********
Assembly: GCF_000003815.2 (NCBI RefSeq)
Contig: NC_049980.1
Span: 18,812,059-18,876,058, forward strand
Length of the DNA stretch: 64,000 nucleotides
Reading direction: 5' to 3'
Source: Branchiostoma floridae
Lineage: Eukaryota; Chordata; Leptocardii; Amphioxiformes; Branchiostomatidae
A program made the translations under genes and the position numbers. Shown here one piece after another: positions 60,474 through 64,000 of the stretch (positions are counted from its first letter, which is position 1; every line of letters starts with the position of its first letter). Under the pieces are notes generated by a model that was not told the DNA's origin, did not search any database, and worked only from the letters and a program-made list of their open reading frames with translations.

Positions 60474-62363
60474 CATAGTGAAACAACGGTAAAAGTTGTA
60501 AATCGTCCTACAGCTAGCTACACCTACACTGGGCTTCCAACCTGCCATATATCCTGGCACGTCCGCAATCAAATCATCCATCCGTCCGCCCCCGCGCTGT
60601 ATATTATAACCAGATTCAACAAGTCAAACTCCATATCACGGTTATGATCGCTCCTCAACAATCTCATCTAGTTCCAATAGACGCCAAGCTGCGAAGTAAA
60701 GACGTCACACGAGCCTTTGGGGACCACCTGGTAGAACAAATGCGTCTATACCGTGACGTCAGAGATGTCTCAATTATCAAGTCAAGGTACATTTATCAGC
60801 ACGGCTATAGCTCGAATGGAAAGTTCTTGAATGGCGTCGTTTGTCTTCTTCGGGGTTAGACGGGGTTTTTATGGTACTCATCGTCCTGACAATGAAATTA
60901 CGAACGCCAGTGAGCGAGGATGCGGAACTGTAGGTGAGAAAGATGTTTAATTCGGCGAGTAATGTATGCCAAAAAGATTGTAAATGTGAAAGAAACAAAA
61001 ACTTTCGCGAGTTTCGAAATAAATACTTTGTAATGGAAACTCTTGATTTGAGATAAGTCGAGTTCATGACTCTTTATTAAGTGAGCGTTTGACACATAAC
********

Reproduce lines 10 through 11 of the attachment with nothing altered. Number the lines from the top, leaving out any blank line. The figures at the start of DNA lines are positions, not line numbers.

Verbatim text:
60474 CATAGTGAAACAACGGTAAAAGTTGTA
60501 AATCGTCCTACAGCTAGCTACACCTACACTGGGCTTCCAACCTGCCATATATCCTGGCACGTCCGCAATCAAATCATCCATCCGTCCGCCCCCGCGCTGT